However, these users are reaping some benefits from their membership. OpenAI has announced a beta feature for ChatGPT Plus users that gives them access to ChatGPT Plugins and a new version of ChatGPT that can browse the internet. We tried a ton of ChatGPT plugins and found a few that stand above the rest. They even make the $ 20-a-month fee worth considering.  

Plus ChatGPT Plus users also got early access to Custom instructions, which tailors ChatGPT to your needs. This feature allows you to tell ChatGPT who you are and how you want it to respond, making using the chatbot a more efficient experience. OpenAI has now made Custom instructions available to all U.S. users, with additional countries expected to get access in the future.

There's also the ChatGPT API, which developers use to integrate ChatGPT into apps. However, you can also utilize this API to do a wide range of things, including putting ChatGPT on your iPhone through a shortcut. The API is typically a pay-as-you-go product, with pricing starting as low as $0.002 per 1,000 tokens (a token is pieces of words that the chatbot uses to process prompts).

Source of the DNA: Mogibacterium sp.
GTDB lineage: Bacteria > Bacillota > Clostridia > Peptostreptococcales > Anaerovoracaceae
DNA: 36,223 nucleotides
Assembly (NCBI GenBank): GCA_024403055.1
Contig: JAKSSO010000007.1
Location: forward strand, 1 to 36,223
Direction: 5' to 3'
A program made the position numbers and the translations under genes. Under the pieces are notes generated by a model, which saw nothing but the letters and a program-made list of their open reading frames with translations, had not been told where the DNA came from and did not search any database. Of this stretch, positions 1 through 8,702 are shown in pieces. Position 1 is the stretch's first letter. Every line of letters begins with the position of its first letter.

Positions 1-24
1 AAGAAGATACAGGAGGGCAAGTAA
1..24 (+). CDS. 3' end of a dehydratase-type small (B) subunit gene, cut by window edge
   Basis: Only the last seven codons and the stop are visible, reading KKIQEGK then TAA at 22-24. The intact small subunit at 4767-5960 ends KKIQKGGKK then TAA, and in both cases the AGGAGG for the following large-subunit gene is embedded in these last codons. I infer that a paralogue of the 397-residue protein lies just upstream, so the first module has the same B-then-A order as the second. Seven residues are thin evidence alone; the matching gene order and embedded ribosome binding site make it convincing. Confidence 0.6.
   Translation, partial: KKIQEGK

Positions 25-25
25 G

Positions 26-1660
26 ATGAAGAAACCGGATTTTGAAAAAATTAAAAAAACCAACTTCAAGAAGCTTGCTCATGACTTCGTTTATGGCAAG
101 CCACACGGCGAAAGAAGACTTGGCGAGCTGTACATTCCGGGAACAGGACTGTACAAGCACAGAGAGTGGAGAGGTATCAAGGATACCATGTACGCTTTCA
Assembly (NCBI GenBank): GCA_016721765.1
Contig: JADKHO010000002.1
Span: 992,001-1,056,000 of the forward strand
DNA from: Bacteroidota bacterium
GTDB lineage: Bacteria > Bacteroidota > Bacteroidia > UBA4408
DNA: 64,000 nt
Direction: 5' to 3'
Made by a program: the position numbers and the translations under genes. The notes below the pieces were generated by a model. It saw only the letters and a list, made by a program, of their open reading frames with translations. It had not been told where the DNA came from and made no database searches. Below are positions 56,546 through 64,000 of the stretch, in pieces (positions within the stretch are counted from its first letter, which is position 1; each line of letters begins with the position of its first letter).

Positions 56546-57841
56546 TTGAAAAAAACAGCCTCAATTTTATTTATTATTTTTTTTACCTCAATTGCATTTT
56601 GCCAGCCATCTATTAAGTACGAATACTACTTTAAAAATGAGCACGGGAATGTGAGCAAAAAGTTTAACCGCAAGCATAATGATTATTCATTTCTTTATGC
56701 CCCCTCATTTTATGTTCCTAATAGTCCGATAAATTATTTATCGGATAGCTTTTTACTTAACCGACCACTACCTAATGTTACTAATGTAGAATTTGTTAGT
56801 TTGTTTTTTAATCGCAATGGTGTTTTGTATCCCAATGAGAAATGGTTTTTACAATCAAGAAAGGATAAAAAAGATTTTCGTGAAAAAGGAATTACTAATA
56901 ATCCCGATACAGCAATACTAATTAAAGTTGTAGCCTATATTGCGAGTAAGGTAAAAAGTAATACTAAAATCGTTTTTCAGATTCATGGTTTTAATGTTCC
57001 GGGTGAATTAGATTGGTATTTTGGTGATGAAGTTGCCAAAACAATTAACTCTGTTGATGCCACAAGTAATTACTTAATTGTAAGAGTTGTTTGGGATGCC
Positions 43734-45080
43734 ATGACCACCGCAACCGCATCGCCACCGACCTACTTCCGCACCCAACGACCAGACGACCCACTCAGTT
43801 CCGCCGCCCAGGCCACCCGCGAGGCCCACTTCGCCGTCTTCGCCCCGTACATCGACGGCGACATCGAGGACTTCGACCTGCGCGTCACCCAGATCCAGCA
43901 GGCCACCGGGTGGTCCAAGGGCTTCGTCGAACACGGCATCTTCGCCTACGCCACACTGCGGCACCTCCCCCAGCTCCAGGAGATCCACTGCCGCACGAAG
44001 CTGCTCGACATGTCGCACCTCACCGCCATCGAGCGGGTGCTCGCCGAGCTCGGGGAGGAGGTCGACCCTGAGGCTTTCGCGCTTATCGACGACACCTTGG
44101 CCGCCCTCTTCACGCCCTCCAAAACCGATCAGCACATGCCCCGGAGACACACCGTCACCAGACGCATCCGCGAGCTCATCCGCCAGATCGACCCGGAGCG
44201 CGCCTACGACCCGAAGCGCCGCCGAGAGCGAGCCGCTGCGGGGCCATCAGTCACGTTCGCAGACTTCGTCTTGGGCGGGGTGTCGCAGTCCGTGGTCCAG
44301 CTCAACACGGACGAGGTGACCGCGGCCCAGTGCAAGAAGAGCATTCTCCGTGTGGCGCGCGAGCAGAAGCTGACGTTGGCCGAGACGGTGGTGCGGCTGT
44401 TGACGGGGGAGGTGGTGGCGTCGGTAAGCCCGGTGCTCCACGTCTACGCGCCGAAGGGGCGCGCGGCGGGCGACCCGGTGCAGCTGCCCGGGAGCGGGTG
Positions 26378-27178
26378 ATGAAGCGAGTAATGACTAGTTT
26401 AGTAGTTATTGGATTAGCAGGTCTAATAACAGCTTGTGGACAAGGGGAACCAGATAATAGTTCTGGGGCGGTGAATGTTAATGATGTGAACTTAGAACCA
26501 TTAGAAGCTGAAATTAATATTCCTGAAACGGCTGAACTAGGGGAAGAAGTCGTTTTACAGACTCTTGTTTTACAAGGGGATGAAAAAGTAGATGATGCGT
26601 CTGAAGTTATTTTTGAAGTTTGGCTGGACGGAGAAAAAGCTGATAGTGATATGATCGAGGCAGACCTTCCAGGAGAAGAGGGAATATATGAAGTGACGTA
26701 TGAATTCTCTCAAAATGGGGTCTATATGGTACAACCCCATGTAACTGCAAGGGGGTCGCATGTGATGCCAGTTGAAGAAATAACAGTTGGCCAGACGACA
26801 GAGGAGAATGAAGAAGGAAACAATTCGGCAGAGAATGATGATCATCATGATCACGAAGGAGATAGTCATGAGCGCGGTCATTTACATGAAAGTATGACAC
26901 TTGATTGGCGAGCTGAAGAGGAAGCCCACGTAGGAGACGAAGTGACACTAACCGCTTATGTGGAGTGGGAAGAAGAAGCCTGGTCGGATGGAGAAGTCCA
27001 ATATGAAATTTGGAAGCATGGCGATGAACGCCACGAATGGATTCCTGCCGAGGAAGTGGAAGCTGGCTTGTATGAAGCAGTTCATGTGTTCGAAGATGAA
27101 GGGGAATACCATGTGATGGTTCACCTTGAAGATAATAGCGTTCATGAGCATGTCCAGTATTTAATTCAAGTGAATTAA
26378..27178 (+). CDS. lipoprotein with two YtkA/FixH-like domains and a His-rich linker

Oh, and you can even get paid to use ChatGPT — though it's a full-time job. Job listings for Prompt Engineers are popping up and some pay over $300,000 a year. So if you're passionate about AI, that may be a career you wish to explore. You can also get paid to find and report ChatGPT bugs through an official bug bounty program if that's more your speed.

Why did ChatGPT get banned?

ChatGPT running on phone with laptop in the background

(Image credit: Shutterstock)